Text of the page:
The Summer Pledge
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The Summer Pledge

Waterford, Michigan, United States

Waterford, Michigan, United States
Band Alternative Rock


This band has not uploaded any videos
This band has not uploaded any videos



"The Summer Pledge - "You Are You" review"

Sweeping distortion, spacey, ambient vocals, and a level of deep construction and introspection seldom heard on debut releases, You are You by The Summer Pledge is not easily classified. Elements of progressive rock, shoegazer, and pop fuse together perfectly to create a unique range of layered music that one can easily become lost in. The subtle, understated vocals of Dustin McLaughlin coupled with his deep and introspective lyrics revolve around coming of age (”Who are You”) and the fear of being locked in a soul sucking office job eternally (”Silver Choice”, “Lost in the Business World”). The beautifully deliberate beats of Rob Wilson back the wall of feedback and pulsing guitar and bass combination of Jeremy Damaske and Matt Conzett which are reminiscent of many great post-rock outfits.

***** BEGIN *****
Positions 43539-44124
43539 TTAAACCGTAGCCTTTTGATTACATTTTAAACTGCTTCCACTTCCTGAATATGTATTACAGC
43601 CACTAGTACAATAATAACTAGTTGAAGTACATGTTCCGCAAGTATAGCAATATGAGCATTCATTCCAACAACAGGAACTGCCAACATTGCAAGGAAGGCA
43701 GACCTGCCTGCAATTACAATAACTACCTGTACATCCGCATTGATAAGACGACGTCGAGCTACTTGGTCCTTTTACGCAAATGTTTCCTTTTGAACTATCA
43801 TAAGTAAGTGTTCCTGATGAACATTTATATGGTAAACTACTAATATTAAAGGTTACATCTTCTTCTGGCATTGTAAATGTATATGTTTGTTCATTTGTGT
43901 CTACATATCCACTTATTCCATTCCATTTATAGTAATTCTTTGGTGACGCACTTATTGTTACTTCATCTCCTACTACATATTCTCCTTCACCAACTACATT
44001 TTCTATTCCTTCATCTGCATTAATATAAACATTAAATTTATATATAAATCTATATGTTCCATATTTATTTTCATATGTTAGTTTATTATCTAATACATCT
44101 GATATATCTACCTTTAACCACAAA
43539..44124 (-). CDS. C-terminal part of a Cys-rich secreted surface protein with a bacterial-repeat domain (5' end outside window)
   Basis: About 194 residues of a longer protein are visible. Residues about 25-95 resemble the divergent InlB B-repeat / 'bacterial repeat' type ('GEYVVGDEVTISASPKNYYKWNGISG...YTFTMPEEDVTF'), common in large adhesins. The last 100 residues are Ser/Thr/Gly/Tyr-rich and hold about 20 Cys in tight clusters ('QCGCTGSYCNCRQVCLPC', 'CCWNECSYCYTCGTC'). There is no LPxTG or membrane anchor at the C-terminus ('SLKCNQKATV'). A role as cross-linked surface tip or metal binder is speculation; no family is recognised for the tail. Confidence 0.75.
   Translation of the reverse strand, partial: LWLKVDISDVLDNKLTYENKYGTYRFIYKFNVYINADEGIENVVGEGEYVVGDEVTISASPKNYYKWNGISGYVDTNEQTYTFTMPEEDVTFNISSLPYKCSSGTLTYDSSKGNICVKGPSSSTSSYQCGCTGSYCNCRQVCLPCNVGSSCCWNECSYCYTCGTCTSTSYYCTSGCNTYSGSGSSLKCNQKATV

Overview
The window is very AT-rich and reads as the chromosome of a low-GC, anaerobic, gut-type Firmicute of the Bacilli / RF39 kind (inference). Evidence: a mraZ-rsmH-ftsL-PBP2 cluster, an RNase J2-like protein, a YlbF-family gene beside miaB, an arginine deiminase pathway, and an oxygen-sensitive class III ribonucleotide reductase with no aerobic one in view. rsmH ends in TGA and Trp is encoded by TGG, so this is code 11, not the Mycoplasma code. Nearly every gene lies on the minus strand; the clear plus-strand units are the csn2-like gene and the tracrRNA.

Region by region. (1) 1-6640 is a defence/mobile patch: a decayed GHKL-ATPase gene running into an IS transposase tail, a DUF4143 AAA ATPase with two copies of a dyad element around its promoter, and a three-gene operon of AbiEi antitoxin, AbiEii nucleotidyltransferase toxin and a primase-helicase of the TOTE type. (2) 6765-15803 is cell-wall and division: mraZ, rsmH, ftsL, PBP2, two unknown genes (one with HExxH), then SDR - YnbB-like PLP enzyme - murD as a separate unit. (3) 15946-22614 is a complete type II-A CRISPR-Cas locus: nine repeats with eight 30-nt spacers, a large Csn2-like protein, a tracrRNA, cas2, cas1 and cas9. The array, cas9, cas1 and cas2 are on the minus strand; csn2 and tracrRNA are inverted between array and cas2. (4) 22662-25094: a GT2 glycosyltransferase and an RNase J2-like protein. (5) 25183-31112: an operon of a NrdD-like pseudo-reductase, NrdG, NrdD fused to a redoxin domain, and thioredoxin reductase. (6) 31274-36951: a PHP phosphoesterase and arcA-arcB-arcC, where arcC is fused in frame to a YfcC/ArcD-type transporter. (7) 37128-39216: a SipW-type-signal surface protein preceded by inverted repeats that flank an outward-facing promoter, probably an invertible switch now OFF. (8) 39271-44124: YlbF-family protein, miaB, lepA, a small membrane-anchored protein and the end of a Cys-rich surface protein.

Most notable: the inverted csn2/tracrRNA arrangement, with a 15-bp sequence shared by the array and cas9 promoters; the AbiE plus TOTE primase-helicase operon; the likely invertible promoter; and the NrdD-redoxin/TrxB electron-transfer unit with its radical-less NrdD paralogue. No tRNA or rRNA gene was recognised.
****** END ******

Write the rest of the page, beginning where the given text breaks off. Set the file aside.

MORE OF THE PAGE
The production is near flawless, with each song progressing to the next with no lull in between each beautifully crafted composition, a testament to the amount of time and work poured into You are You. Illustrating a talent for creative song structure and unconventional, enthralling instrumental composition creates a wall of sound enveloping pop/rock elements in a spiral of brilliance. Likely to be one of the most celebrated releases in the Detroit experimental music vein, You are You will catch listeners off guard, take them a myriad of different directions, and leave them enchanted. - Detroit Underground

"Poster Boys - The Summer Pledge Live at the Post Bar, Ferndale, MI - 20 August, 2009"

After a short but spirited set at Rochester's Gold Music and Arts Festival only days earlier, Detroit's spacey post-rockers The Summer Pledge made a lasting impression on the crowd at Ferndale's popular nightspot, the Post Bar. There were plenty of reasons for the crowd, who were packed in the small main floor area like sardines, to walk away satisfied: the roughly hour-long set was loud and the band was as energetic as I'd ever seen them, playing in front of a great deal of friends.

The Post isn't really a concert venue - it's a bar. There is no stage, no lighting, which doesn't make for a picture-friendly environment, so I wasn't able to capture any shots of the show, but my near-photographic memory hasn't failed me one bit.